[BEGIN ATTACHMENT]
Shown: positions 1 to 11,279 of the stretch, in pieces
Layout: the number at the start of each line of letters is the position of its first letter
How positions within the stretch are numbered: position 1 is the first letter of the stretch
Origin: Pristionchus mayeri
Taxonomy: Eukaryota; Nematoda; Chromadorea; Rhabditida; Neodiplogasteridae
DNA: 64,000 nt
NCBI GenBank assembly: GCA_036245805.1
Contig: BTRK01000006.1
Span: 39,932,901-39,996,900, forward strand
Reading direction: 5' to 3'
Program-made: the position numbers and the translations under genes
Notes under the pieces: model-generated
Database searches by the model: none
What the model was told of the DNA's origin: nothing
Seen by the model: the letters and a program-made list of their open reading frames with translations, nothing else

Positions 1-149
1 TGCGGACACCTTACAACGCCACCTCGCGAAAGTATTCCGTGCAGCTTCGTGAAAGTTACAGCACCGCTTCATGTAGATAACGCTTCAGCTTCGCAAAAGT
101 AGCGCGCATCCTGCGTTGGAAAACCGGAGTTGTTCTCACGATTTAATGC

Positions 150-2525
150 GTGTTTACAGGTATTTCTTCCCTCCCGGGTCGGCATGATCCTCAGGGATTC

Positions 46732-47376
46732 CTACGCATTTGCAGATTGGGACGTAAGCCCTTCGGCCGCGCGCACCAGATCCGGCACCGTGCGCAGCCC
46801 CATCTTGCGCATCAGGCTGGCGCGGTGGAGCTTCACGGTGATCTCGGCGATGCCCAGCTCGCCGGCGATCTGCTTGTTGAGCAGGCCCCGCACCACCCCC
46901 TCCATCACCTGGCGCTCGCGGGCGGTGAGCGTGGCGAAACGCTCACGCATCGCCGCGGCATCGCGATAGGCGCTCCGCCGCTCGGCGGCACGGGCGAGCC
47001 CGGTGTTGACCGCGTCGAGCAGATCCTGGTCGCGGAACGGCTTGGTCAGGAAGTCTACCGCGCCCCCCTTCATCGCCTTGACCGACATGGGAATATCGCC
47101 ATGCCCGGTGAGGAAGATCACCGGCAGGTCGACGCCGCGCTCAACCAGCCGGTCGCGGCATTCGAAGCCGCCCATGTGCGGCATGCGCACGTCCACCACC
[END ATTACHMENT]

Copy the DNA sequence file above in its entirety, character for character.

Shown: positions 1 to 11,279 of the stretch, in pieces
Layout: the number at the start of each line of letters is the position of its first letter
How positions within the stretch are numbered: position 1 is the first letter of the stretch
Origin: Pristionchus mayeri
Taxonomy: Eukaryota; Nematoda; Chromadorea; Rhabditida; Neodiplogasteridae
DNA: 64,000 nt
NCBI GenBank assembly: GCA_036245805.1
Contig: BTRK01000006.1
Span: 39,932,901-39,996,900, forward strand
Reading direction: 5' to 3'
Program-made: the position numbers and the translations under genes
Notes under the pieces: model-generated
Database searches by the model: none
What the model was told of the DNA's origin: nothing
Seen by the model: the letters and a program-made list of their open reading frames with translations, nothing else

Positions 1-149
1 TGCGGACACCTTACAACGCCACCTCGCGAAAGTATTCCGTGCAGCTTCGTGAAAGTTACAGCACCGCTTCATGTAGATAACGCTTCAGCTTCGCAAAAGT
101 AGCGCGCATCCTGCGTTGGAAAACCGGAGTTGTTCTCACGATTTAATGC

Positions 150-2525
150 GTGTTTACAGGTATTTCTTCCCTCCCGGGTCGGCATGATCCTCAGGGATTC

Positions 46732-47376
46732 CTACGCATTTGCAGATTGGGACGTAAGCCCTTCGGCCGCGCGCACCAGATCCGGCACCGTGCGCAGCCC
46801 CATCTTGCGCATCAGGCTGGCGCGGTGGAGCTTCACGGTGATCTCGGCGATGCCCAGCTCGCCGGCGATCTGCTTGTTGAGCAGGCCCCGCACCACCCCC
46901 TCCATCACCTGGCGCTCGCGGGCGGTGAGCGTGGCGAAACGCTCACGCATCGCCGCGGCATCGCGATAGGCGCTCCGCCGCTCGGCGGCACGGGCGAGCC
47001 CGGTGTTGACCGCGTCGAGCAGATCCTGGTCGCGGAACGGCTTGGTCAGGAAGTCTACCGCGCCCCCCTTCATCGCCTTGACCGACATGGGAATATCGCC
47101 ATGCCCGGTGAGGAAGATCACCGGCAGGTCGACGCCGCGCTCAACCAGCCGGTCGCGGCATTCGAAGCCGCCCATGTGCGGCATGCGCACGTCCACCACC